Wildfires can be unfathomably huge and destructive.
The damage and scope of such an event can make things seem hopeless: How is it possible to contain such a blaze? How does it even start, and spread, and what does life look like after it has died down? Here are some essential things to know about wildfires.
They have a lot of causes, but most are man-made
While there are certainly natural phenomena that cause wildfires, such as lightning, a NASA study says 84% of wildfires are caused by human carelessness. It doesn’t take much, either – a campfire, discarded cigarette or errant firework can be enough to trigger a huge blaze. Even all terrain vehicles (ATVs) can be a wildfire risk, because the hot exhaust can ignite dry brush.
There have also been recorded cases where wildfires were blamed not on carelessness, but arson.
Certain weather conditions can make them worse
It’s no suprise that, say, dry conditions increase fire risk. But windy conditions can also push wildfires forward and spread embers. Hot conditions can make the ground more likely to burn, and on a hot day, rising warm air can create a path for fire to travel up steep landscapes such as mountains. In fact, fire will burn faster uphill than downhill.
Very large fires can create their own weather – strong winds, and in some cases, fire tornadoes.
They burn more than 1.2 million acres in the US a year
According to statistics from the Natural History Museum of Utah, more than 1 million acres of US land are burned by wildfires a year. Large wildfires are classified by the US Geological Survey (USGS) as being 300 acres or bigger. According to the National Park Service, a vast majority of fires never get that big, and 2% to 3% of all fires make up 95% of total areas burned every year.
Wildfires can happen anywhere, especially given that human error is responsible for so many of them. But forested areas, and ones in dry or drought-like conditions, are more susceptible. According to maps from FEMA, wildfires occur most frequently in the western part of the US – especially Southern California and the juncture of Nevada, Idaho and Oregon. Other hot spots appear in south Florida and parts of the Gulf Coast.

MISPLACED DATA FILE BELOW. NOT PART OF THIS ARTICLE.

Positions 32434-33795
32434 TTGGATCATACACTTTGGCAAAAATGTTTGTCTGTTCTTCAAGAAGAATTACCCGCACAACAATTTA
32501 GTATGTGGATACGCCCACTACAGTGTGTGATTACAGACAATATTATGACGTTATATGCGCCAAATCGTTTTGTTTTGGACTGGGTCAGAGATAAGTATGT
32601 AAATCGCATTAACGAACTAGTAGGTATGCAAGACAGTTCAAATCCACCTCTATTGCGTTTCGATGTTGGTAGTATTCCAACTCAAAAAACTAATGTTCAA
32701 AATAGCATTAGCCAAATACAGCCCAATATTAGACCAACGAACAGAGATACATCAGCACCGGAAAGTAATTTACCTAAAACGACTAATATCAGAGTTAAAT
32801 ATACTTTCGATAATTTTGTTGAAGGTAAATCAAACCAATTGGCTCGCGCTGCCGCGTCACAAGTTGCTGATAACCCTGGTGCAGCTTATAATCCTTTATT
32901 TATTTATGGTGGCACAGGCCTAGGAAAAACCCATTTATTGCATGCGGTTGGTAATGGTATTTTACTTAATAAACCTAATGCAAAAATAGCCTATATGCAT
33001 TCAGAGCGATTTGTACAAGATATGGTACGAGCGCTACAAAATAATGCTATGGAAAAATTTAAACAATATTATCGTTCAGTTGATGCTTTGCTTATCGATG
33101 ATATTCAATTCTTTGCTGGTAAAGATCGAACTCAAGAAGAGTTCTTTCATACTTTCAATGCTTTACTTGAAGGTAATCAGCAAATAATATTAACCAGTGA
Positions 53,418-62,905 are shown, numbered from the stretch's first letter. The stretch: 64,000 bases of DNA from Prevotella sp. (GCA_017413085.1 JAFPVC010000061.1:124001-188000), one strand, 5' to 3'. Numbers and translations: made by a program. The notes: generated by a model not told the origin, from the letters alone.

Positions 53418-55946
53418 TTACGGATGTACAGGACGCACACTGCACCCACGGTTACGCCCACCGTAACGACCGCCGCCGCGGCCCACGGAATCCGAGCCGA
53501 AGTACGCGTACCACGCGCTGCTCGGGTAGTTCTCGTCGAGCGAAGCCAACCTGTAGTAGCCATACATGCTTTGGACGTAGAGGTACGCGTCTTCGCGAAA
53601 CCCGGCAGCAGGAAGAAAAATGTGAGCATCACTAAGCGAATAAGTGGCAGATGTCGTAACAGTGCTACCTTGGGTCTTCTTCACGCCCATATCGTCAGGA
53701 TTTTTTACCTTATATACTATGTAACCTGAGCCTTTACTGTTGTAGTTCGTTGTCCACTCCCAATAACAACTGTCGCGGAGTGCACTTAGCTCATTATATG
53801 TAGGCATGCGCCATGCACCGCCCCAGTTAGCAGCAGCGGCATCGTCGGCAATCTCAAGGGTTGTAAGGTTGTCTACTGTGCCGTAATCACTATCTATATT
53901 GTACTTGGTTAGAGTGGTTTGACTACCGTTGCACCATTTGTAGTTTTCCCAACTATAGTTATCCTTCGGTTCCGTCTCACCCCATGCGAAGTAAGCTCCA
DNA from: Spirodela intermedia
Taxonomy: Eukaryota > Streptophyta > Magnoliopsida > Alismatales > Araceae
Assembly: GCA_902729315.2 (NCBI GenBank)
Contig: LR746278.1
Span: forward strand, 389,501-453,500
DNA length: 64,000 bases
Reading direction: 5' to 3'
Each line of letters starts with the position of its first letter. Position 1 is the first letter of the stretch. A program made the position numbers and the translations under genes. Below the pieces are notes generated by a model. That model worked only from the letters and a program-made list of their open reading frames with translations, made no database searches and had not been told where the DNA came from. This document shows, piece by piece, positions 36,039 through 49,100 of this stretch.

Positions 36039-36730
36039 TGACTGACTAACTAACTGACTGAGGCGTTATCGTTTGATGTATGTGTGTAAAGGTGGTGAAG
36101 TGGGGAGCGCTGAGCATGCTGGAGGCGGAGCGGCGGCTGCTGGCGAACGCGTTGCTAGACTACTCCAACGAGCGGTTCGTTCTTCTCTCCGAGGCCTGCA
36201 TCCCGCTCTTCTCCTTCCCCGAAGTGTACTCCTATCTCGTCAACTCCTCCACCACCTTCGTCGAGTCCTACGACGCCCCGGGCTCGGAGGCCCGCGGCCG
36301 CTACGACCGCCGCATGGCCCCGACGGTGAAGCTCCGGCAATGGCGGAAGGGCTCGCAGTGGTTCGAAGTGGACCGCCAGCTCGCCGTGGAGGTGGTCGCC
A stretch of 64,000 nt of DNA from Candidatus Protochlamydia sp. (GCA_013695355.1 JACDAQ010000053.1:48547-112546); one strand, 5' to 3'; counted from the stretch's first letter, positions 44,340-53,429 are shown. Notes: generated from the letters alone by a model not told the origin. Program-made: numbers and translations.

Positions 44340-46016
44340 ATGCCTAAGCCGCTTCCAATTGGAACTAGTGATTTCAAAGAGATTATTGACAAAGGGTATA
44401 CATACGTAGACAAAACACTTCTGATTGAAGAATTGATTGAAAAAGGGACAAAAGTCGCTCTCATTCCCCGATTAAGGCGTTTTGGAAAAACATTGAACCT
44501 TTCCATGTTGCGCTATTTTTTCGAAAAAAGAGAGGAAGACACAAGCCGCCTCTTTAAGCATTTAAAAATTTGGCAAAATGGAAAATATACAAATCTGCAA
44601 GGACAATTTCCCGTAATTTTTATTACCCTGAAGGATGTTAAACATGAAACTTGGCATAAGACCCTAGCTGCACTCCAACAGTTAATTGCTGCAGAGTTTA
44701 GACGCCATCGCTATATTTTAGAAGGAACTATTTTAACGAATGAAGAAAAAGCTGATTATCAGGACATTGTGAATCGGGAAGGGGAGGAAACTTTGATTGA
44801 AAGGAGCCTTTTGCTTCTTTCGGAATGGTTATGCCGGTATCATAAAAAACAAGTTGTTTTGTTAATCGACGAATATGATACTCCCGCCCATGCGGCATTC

You don’t just use water to put them out
While water – and dampness and humidity in general – are crucial to fire containment, there are an array of both hi-tech and low-tech ways to fight a blaze.
When you hear news about a wildfire, you usually hear about firefighters “containing,” rather than putting out, the fire. Here are two major methods they use:
Flame retardant: If you’ve ever seen photos of an aircraft flying over a wildfire and wondered what smoky substance they’re dumping, it’s fire retardant, known as “slurry.” It’s mostly a mixture of fertilizer and water, designed to coat vegetation and slow down the spread of the fire. It’s dyed that ominous red so firefighters know exactly where it’s being released. In a large wildfire, tens of thousands of gallons of this retardant can be dropped to slow the blaze.
Fire lines: Fire spreads as it ignites brush, vegetation, structures and other flammable material. A “fire line” is an area that firefighters clear, so the fire has nowhere to go. Firefighters completely clear an area and scrape the ground down to the soil to ensure there’s nothing for the fire to burn.
In addition to these hands-on methods, scientists and firefighters use satellite imaging and modeling to get an idea of how big a wildfire is and where it’s headed.
They’re not always bad for the environment, in the long run
While fires can obviously be devastating for vegetation and even more so for populated areas, there are some unexpected benefits to a cleansing blaze. According the the National Park Service, wildfires can curb pest populations, purge non-native and invasive plant species, and provide nutrients and new spots of sunlight for the plants that remain afterward.
Some animals can also benefit, because fires change the landscape of an area, and with it, local feeding and hunting habits. There are even two species of pine trees that can only reproduce when fire opens their cones, releasing the seeds within.
They can return from the dead
Just because a fire isn’t spreading across the ground doesn’t mean it’s dead. It could be burning underground, where decaying organic material called peat can keep it alive for months or more.
This obviously presents a serious danger, since a fire that is contained and supposedly beaten in the summer can, theoretically, survive underground during the winter and spread again when conditions become hot and dry again.
Editor’s Note: This article originally published on October 11, 2017. It has been updated.